Sunday, August 05, 2012

The shocking new fad?

Glenn Reynolds notes that American culture, having played the "shock value" card until it's no longer attention-getting, is now shocked to find there are people who've ignored the various siren calls to self-destruction:
A spin across the cable dial will reveal some examples — the Duggars are exciting because they have lots of children and raise them themselves; Dave Ramsey says to live within your salary.
But for me the strongest case in point is CNBC’s “Princess,” with Jamaican-born financial adviser Gail Vaz-Oxlade.
Each episode revolves around an overindulged young woman in her 20s or early 30s who’s spent herself — and usually her parents, boyfriend and sometimes even siblings — into near-bankruptcy. With friends and family, Vaz-Oxlade stages an intervention, making plain the costs of this behavior, both personal and financial.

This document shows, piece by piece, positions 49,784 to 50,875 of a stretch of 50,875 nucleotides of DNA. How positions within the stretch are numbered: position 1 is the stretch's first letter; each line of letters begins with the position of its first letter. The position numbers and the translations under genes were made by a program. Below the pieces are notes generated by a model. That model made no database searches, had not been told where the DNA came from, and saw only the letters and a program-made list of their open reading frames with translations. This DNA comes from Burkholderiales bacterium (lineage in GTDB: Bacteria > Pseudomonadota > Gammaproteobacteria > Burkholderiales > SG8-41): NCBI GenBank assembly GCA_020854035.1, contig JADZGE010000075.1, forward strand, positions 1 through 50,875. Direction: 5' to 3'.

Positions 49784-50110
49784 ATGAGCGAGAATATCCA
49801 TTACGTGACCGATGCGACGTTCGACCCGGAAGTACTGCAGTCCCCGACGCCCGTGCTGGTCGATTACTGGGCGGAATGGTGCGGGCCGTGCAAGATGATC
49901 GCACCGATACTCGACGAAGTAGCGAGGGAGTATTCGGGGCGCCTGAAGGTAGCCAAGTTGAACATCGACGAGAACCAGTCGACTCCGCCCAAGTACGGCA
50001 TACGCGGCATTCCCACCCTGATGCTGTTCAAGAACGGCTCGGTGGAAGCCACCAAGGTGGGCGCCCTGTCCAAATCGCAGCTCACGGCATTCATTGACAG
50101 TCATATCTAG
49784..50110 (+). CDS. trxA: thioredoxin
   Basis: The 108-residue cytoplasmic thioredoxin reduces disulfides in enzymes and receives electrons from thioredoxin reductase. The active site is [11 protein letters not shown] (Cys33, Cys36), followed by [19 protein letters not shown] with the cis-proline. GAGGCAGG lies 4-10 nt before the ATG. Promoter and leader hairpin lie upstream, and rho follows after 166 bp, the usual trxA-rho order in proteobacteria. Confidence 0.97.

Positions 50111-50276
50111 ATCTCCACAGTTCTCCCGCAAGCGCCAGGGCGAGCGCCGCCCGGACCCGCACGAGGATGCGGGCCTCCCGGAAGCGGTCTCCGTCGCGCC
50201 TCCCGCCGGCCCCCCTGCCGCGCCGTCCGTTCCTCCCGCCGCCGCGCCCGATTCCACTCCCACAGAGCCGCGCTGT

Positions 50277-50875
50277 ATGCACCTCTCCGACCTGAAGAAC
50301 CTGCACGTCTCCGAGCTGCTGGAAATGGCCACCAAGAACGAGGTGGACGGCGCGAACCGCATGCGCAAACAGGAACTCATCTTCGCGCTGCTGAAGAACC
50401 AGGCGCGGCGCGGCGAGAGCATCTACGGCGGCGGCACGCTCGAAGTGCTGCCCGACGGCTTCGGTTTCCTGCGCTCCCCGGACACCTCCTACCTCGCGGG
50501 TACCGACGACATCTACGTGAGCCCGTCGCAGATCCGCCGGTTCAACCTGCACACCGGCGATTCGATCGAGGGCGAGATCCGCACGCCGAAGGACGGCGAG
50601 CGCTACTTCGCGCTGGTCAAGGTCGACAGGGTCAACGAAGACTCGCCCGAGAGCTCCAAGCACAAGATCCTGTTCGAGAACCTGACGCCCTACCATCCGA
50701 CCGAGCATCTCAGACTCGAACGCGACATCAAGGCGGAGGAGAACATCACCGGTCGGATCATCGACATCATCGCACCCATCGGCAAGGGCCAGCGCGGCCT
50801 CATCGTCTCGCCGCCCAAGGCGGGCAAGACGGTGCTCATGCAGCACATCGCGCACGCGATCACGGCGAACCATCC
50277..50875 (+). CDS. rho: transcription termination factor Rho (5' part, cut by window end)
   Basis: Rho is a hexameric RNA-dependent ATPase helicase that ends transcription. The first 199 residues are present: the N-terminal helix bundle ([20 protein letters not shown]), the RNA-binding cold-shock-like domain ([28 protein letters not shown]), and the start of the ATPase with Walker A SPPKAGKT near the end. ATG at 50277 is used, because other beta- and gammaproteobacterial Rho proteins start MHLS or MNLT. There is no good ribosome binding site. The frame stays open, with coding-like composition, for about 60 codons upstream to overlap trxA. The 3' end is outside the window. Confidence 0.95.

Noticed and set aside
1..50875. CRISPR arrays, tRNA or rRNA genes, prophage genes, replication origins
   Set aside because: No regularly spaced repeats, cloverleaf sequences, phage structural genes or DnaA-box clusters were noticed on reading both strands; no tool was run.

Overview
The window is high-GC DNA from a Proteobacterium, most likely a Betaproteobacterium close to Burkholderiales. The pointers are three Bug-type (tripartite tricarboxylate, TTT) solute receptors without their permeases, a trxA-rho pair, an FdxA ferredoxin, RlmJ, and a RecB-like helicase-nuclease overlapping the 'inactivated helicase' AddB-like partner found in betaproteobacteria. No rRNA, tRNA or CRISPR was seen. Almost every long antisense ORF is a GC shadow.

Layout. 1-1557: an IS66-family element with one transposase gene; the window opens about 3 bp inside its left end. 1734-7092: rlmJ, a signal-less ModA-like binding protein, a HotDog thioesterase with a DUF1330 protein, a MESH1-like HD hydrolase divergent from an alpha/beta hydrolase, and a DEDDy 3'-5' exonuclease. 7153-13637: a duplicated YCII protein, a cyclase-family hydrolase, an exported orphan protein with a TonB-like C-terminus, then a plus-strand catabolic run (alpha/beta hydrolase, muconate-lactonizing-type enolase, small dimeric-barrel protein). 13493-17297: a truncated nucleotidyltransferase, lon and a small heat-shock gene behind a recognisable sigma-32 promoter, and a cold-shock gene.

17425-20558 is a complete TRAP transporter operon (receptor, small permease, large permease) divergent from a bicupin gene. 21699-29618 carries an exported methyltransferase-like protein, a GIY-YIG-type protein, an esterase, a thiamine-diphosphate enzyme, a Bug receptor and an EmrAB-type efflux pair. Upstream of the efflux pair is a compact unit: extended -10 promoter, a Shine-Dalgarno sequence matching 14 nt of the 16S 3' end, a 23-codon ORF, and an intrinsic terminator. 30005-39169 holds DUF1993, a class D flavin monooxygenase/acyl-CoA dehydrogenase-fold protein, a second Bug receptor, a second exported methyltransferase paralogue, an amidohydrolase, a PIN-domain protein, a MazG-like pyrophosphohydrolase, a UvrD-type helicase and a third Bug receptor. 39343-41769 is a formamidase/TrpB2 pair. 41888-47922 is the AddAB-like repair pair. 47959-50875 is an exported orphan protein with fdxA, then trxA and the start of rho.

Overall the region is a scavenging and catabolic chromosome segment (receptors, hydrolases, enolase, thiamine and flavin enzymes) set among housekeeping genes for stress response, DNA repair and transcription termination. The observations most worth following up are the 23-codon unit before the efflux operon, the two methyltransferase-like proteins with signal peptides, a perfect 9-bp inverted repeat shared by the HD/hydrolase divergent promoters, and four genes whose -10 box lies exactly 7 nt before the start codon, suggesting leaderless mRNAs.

Then the profligate subject is put on a strict budget, and forced to cook, clean, take public transit and show respect for the parents, boyfriend, et al. who’ve been supporting her. If she passes all the tests, she gets a check toward paying off her debt.
It’s like bourgeois boot camp; you can tell that many viewers enjoy seeing the pampered “princesses” learning to cook, clean and perform other traditional tasks for themselves.
But this is only news because so many modern young people lack those skills, once taken for granted.
Here's hoping this is a 'preference cascade' against irresponsible self-indulgence.  This could be a dangerous trend... next thing you know, they'll even be requiring teachers to dress professionally or something...

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